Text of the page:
>PHILIPSBURG – Minister of Public Housing, Spatial Planning, Environment and Infrastructure (VROMI) Miklos Giterson recently attended, along with Secretary General Louis Brown, the Latin America Geospatial Forum held in Mexico City, Mexico. The forum, which saw representatives from over forty countries, gathered under the theme: >Geospatial Information: Making a Difference for Millions. This forum is the largest regional conference on geospatial information and technologies and it provided a platform to meet and network with regional leaders and experts from the geospatial domain.
Minister Giterson explains, “The forum provided great insight into many different areas in which geospatial information technology is being used to acquire, manipulate, and store geographic information. There were a number of interesting sessions at the forum; two focusses that were of particular interest to me were the symposiums on Climate Change & Natural Disasters and Construction & Engineering. These sessions were very timely given Sint Maarten’s, and all small island developing state’s, vulnerability to climate change and the resulting increase of natural disasters that we are now faced with.”
During the symposium on Climate Change and Natural Disasters it was discussed and demonstrated how geospatial information can be used to develop national strategic plans that can help in measuring the environmental, social and economic impact of natural disasters. Also discussed at that symposium was the use of geostatistical networks for monitoring biodiversity and climate change and geostatistical solutions for the study of territorial and environmental dynamics. The Constructing and Engineering session focused on moving countries towards more resilient planning and a better design of infrastructure. It also touched on ways to operate and maintain infrastructure efficiently and effectively as well as post-disaster infrastructure reconstruction and recovery.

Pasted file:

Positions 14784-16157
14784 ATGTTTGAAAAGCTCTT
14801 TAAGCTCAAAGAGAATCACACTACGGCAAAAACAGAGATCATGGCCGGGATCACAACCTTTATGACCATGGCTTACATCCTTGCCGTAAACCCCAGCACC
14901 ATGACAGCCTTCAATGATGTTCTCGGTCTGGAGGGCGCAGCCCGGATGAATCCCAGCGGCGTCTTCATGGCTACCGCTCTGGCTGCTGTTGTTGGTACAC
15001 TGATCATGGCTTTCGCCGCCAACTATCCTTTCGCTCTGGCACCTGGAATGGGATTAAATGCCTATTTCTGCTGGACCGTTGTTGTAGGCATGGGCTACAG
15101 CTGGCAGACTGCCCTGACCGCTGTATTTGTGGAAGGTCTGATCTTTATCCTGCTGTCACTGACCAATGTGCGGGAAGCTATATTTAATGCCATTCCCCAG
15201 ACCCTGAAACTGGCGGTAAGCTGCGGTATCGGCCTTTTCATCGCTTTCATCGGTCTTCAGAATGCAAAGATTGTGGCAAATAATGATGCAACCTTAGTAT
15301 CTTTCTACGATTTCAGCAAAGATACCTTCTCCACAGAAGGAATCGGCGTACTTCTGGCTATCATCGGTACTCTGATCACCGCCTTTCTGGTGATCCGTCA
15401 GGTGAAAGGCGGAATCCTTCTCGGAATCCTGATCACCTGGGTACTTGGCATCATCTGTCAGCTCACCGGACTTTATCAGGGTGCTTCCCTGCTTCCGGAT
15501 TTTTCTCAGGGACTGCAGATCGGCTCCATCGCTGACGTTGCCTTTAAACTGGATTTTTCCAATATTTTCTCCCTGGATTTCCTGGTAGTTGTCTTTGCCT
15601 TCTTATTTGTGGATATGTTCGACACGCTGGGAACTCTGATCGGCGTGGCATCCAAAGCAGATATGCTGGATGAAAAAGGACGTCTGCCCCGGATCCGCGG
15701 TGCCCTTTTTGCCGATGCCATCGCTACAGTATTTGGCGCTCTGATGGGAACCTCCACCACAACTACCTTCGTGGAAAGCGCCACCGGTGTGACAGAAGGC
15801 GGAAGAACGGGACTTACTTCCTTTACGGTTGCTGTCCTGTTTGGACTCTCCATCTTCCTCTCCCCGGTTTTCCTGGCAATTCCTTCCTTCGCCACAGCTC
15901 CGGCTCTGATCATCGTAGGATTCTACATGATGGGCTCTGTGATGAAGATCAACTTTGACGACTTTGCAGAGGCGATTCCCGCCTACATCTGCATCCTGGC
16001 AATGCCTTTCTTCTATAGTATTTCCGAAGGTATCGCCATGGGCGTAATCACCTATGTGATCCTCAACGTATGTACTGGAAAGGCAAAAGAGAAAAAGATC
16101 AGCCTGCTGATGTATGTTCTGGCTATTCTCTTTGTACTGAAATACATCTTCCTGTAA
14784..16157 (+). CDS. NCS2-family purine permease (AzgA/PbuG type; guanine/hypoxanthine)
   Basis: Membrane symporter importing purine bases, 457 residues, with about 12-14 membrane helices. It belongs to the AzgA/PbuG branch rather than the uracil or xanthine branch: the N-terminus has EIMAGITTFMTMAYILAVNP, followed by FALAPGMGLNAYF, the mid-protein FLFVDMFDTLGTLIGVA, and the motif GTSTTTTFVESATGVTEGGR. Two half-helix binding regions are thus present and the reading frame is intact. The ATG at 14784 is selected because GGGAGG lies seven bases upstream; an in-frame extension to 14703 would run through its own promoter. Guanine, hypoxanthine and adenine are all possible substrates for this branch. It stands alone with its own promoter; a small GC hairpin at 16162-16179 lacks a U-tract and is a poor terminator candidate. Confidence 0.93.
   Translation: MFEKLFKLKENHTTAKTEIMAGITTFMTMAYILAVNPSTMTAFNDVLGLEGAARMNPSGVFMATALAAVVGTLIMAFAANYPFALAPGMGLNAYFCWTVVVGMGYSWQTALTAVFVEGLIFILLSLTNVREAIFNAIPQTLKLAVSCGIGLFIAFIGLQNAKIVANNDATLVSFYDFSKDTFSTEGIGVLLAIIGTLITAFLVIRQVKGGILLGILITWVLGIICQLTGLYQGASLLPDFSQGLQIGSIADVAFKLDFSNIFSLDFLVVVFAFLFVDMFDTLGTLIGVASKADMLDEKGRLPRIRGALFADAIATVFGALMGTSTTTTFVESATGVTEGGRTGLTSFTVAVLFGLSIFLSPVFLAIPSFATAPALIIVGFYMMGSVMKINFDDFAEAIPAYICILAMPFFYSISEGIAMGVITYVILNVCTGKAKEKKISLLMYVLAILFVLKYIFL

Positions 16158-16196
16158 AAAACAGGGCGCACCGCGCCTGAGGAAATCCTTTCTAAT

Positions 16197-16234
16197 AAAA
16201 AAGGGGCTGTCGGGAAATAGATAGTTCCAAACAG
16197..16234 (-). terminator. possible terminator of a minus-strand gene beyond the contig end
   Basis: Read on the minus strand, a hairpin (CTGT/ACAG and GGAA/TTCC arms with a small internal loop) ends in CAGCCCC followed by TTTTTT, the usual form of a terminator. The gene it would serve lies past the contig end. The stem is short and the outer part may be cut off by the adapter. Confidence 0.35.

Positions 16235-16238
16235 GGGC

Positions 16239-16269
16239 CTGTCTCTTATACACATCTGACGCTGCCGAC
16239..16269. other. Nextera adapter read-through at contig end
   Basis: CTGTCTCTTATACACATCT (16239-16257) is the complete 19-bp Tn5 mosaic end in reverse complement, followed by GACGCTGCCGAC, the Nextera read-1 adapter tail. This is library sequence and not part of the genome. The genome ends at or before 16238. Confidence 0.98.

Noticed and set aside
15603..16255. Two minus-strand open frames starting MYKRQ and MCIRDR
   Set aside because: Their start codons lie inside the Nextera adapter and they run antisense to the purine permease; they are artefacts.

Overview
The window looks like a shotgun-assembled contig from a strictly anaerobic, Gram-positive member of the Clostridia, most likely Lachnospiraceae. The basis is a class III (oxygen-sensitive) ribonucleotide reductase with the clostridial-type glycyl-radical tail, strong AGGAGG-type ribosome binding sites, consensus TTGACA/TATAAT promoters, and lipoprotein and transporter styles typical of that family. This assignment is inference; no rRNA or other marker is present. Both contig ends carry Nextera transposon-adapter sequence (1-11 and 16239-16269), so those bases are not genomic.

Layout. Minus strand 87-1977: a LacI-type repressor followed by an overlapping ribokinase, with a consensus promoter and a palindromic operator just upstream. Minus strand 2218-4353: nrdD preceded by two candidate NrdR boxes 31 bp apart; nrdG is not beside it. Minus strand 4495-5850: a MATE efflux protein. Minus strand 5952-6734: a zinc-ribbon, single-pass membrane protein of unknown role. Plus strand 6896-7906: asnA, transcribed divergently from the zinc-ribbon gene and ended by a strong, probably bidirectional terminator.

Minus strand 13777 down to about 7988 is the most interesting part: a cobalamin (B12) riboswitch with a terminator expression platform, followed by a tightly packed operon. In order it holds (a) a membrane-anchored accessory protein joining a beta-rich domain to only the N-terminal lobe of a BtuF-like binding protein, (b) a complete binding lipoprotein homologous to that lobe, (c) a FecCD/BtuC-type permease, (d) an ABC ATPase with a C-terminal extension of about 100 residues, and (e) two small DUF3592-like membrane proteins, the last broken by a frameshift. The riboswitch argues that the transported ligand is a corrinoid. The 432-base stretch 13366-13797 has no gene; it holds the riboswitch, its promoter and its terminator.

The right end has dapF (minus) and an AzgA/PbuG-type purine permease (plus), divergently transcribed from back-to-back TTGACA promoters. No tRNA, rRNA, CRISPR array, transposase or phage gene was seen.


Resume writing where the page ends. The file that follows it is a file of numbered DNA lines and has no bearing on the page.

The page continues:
Minister Giterson believes that attendance at this forum was of particular importance since it tied perfectly to the National Spatial Data Infrastructure consultation session the VROMI Ministry held in August with a number of community stakeholders. One of the main goals of that consultation session was to discuss the importance of sharing each organization’s GIS layer in order to create maps with more accurate and detailed information.
In its completed state the National Geographic Information System of St. Maarten will feature information on all established zoning plans, protected monuments, issued permits, and countless other geospatial data features that may be useful for planning, policy development, enterprise asset management and other purposes. This system will be particularly beneficial to institutions that require accurate and current digital geographic information about St. Maarten to increase their service efficiency and effectiveness.